If a startup sells into IT departments, is it beneficial for that startup to enter into a relationship with IT research and advisory firms like Forrester, Gartner, etc.?
Do these firms bring exposure and credibility to a startup? Or would the time and money invested in such a relationship produce a better return elsewhere?
From my experience with these firms, most of them are basically hired guns, you pay them a lot of money to get visibility.
Which may not be a bad thing. If you're a VC-funded, cash-spilling-out-of-pockets-off-your-aerons startup, then yeah, Garnter and friends may be a good deal - just a like a high priced marketing firm, or an entrenched channel reseller would be - a way to get your clients attention.
On the other hand, for most other startups where money is actually important, I'm sure you have better things to do with your money - like creating value, spending time with the few clients you have, etc.
Just don't expect them to be giving you free publicity.
Difficult to answer, but I'll try.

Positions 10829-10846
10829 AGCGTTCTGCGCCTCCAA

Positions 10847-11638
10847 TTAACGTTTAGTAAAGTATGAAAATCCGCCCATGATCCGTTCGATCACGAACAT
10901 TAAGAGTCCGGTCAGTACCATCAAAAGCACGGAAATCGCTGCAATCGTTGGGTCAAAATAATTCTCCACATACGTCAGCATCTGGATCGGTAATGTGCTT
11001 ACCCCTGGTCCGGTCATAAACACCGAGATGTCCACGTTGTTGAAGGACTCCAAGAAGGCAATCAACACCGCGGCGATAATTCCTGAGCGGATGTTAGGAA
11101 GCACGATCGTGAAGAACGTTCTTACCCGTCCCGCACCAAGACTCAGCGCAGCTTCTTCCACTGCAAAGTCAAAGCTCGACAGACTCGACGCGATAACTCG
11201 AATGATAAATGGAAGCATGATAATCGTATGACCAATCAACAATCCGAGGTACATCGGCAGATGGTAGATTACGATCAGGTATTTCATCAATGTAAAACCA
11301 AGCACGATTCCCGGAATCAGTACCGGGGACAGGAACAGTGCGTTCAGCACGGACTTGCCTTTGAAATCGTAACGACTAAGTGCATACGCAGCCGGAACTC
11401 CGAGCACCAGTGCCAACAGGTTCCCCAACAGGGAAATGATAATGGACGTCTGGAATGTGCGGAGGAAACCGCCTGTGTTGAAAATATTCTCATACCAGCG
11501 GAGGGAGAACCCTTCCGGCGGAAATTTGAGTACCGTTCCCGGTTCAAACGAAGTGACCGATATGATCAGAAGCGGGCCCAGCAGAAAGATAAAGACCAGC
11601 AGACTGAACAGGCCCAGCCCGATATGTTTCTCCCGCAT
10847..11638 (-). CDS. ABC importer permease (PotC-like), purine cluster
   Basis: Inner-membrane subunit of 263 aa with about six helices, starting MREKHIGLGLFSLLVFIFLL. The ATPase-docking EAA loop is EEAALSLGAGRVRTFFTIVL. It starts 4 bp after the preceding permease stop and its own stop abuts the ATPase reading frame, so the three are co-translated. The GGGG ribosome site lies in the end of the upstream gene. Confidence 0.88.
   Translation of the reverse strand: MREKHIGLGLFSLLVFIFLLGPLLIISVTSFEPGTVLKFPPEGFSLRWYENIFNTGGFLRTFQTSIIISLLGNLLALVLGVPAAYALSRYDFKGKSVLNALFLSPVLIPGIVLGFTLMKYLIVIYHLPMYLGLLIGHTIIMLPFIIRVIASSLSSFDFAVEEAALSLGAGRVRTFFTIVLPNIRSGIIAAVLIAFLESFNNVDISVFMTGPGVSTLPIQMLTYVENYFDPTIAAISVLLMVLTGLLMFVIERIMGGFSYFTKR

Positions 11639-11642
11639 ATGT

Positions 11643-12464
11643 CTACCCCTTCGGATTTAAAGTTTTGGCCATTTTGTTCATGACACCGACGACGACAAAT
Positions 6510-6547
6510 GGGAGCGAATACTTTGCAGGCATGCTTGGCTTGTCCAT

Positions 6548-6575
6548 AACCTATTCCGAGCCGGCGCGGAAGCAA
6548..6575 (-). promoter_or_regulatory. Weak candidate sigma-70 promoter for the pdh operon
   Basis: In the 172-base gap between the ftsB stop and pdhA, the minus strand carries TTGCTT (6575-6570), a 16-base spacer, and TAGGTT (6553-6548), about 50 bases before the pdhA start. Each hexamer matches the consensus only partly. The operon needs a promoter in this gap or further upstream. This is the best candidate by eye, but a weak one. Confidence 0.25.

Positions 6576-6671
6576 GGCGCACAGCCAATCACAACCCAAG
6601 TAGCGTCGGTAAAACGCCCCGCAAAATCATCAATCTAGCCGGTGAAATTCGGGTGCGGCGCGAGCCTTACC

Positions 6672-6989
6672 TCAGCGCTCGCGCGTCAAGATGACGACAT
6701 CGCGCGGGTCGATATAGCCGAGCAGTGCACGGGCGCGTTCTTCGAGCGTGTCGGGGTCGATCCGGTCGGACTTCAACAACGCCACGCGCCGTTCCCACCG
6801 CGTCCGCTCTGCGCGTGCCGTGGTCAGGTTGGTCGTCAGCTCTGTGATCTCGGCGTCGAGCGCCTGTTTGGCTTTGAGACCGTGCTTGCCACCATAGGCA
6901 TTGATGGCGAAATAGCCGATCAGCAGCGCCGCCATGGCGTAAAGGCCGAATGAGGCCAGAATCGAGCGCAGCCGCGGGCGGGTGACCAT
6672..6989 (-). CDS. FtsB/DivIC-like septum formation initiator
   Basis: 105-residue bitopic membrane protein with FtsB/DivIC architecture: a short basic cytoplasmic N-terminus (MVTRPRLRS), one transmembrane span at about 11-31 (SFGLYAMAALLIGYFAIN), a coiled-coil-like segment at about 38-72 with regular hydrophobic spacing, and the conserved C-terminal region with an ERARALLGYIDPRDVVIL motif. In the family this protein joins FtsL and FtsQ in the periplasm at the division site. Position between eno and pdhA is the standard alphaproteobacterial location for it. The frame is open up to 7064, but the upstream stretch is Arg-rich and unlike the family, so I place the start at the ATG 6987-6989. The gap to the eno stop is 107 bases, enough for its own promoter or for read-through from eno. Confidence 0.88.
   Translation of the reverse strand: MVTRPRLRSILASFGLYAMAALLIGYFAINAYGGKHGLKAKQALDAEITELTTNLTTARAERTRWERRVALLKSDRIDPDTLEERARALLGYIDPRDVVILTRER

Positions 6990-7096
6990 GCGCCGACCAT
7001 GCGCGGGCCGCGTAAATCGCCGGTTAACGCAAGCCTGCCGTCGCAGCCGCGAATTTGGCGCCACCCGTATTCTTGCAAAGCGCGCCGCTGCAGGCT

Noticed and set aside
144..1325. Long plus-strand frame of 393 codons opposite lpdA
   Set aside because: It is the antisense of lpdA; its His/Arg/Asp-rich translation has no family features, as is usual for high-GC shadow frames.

I actually had a very good experience with a (small) industry analyst firm. Besides good conversation with them, they helped us doing a video-podcast interview and mentioning our company in quite a few opportunities. I remember, in a specific period, Google Analytics showing us a lot of visitors in our website were coming from the analyst blog.
That said, it's very difficult to estimate a ROI for these kind of investments.
If you already have customers, get in contact with them and ask them directly. How do they learn about potential new products? Do they read sector magazines? Do they go to conferences? Do they rely on suggestions coming from developers?
That should help you to understand how to connect with other potential customers.